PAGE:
SUBJECT: Project No. 3-25
Dear Director Bean,
I want to start off by thanking the Governmental Accounting Standards Board for the steps it has taken to improve the financial transparency of government finances at the state and local levels. I’m further encouraged to know the Board is in the process of hearing comments on Project No. 3-25.
As a concerned citizen and a taxpayer in Illinois, a state with mounting financial issues, I believe it is imperative that GASB take the lead and shine a light on the long-term costs that are often obscured from public view.
While I believe one of the proposals in the preliminary views document, the “Statement of Short-Term Financial Resources Flows,” is valuable and a step in the right direction, it will be incomplete and misleading without a full-accrual approach. As it stands, this proposal would not paint a complete picture of a state’s general fund finances because it does not include the largest expenses: the compensation costs associated with pension and other post-employment benefits. Without knowing the full scope of these costs and accruing long-term liabilities, it’s impossible to determine whether a state’s general fund is balanced without pushing current costs onto future taxpayers. Such accounting makes it impossible for me to hold my elected officials accountable.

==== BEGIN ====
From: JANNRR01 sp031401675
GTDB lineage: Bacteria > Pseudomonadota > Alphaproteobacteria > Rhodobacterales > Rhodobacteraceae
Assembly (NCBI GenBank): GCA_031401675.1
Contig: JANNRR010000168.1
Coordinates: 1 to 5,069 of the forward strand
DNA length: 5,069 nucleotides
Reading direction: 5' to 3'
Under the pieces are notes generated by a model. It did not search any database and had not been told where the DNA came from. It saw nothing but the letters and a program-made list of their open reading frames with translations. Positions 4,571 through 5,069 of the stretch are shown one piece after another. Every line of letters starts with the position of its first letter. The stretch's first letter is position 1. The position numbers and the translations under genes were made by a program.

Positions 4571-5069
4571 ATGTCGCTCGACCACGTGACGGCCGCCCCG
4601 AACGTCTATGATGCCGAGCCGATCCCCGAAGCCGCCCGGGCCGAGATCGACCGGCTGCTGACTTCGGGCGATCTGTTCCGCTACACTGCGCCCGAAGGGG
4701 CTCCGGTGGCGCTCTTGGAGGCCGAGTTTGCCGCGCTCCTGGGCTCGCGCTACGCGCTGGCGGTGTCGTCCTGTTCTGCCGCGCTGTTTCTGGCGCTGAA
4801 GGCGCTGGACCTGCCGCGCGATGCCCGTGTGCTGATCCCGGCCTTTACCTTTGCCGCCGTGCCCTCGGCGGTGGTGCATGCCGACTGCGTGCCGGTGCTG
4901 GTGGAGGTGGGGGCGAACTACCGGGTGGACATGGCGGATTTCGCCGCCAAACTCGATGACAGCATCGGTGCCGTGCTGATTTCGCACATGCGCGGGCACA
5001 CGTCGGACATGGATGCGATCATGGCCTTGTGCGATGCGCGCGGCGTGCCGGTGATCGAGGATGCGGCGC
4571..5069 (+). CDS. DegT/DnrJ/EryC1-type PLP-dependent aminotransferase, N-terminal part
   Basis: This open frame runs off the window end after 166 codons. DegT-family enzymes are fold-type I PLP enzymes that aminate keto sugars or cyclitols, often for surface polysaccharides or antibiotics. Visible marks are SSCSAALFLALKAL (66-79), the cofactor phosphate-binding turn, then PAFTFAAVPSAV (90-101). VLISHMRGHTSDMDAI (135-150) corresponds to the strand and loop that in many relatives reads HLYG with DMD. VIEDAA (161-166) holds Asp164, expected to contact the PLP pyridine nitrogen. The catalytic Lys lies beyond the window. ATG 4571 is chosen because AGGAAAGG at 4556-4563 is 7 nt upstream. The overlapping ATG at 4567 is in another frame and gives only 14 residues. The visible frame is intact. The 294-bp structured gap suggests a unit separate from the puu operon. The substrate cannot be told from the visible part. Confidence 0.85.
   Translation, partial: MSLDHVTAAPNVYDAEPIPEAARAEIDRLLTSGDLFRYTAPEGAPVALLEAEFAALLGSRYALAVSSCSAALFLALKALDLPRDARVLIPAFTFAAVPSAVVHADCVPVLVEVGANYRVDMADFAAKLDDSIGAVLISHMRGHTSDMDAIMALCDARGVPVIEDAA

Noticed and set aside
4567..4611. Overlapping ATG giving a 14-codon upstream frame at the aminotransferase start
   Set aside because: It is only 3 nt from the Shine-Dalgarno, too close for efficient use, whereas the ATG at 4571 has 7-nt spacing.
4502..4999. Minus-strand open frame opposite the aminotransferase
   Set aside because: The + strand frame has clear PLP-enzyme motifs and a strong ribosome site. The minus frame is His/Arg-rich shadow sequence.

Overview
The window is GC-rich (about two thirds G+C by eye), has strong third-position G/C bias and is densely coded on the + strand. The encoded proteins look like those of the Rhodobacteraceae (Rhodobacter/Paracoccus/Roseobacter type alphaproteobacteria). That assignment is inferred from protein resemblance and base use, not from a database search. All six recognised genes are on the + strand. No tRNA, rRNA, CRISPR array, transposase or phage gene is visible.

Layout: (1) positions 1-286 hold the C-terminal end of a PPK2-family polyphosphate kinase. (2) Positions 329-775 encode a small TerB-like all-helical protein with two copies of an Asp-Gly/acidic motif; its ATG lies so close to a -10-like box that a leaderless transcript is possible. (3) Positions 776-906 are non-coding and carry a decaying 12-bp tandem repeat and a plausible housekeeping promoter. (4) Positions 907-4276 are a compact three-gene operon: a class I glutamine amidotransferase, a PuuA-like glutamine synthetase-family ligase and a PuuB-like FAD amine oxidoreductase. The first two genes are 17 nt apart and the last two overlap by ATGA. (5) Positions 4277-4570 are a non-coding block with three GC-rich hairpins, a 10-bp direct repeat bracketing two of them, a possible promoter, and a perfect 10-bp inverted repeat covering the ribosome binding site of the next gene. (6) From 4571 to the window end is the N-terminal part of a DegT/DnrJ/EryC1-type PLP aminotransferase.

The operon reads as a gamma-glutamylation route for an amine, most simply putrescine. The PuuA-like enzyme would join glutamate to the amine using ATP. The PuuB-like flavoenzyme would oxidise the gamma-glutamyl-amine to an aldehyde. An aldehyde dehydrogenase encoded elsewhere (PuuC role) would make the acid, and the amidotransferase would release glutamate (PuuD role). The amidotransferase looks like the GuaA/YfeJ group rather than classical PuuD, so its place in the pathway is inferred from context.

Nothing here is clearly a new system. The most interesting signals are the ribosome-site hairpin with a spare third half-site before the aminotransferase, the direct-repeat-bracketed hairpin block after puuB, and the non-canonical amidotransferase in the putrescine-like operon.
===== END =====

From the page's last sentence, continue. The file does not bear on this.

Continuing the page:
It also allows legislators to validate a budget that includes loan proceeds as revenue and excludes costs that weren’t paid in the respective year. With incomplete and misleading information, policymakers will continue to make ill-advised financial decisions that have major repercussions for those who ultimately will be responsible for the bill when it comes due: the taxpayers, including future generations of taxpayers.
I strongly believe that in addition to the “Statement of Short-Term Financial Resources Flows," a general fund balance sheet and income statement prepared on a full accrual basis are essential.